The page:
Samsung is being sued by Australia’s advertising watchdog after promoting its water-resistant Galaxy phones as suitable for use in swimming pools and the sea.
The Australian Competition and Consumer Commission (ACCC) has alleged that the smartphone giant failed to test the effects of sea and swimming pool water on its phones, despite “falsely and misleadingly” advertising them as suitable to use in both.
It claims that more than 300 Samsung advertisements showed its Galaxy phones being used at the bottom of swimming pools and submerged in sea water.
However numerous Samsung owners reported damage when exposing their phones to water.
Furthermore, according to the lawsuit, Samsung refused to honour warranty claims on phones that were water-damaged, despite the retailer stating it had not breached any warranty obligations according to Australian law.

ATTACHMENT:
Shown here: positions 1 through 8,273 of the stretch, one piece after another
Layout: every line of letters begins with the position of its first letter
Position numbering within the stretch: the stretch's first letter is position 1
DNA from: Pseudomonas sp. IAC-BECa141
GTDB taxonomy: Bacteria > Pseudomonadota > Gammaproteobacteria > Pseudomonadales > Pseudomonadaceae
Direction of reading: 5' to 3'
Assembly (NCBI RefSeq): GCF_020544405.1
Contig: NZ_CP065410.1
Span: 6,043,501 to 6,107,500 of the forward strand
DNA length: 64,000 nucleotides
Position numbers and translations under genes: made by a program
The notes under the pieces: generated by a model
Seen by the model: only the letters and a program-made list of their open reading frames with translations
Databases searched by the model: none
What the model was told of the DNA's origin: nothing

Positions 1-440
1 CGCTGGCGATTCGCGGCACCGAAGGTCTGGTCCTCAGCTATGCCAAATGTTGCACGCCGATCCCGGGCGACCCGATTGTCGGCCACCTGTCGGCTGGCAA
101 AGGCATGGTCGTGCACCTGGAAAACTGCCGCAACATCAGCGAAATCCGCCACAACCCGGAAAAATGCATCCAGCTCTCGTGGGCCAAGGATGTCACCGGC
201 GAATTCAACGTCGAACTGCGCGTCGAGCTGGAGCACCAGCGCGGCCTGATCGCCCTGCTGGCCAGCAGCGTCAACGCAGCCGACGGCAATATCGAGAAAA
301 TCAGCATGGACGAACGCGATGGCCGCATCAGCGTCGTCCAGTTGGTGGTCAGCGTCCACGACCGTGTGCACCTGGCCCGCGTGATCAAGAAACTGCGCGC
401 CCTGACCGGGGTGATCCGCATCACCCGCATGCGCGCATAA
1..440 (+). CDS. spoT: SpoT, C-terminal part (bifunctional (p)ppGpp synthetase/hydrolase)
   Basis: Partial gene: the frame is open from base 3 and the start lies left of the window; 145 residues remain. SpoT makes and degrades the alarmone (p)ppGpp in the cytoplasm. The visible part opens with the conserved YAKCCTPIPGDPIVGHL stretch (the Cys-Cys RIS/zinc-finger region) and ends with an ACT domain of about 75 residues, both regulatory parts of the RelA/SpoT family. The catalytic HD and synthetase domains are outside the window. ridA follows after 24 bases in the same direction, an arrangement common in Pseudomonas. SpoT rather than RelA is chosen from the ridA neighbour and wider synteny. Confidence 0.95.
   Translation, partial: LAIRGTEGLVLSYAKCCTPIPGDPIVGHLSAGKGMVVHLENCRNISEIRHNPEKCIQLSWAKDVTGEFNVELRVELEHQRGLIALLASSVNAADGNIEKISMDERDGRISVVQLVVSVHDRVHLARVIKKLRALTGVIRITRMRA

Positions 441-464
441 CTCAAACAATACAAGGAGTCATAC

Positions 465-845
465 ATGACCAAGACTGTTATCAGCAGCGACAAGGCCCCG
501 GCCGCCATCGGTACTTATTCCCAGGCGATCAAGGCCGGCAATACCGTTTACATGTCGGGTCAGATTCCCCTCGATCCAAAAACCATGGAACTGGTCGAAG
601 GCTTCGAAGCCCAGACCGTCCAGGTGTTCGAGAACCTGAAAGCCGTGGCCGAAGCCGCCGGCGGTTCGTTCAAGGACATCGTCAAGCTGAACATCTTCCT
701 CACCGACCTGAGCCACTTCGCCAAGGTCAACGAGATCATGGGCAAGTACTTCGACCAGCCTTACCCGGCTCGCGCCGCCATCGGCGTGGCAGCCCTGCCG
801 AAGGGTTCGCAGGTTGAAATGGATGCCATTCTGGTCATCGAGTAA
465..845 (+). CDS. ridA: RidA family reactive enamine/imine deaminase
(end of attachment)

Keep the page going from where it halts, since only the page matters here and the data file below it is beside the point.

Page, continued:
“The ACCC alleges Samsung’s advertisements falsely and misleadingly represented Galaxy phones would be suitable for use in, or for exposure to, all types of water … when this was not the case,” ACCC Chairman Rod Sims said.
“Samsung showed the Galaxy phones used in situations they shouldn’t be to attract customers… Samsung’s advertisements, we believe, denied consumers an informed choice and gave Samsung an unfair competitive advantage.”
Should Samsung be found to have breached the law, it could face huge fines of up to AUD $10 million (£5.58 million) for each breach, triple the benefit of the conduct or as much as 10 per cent of annual turnover.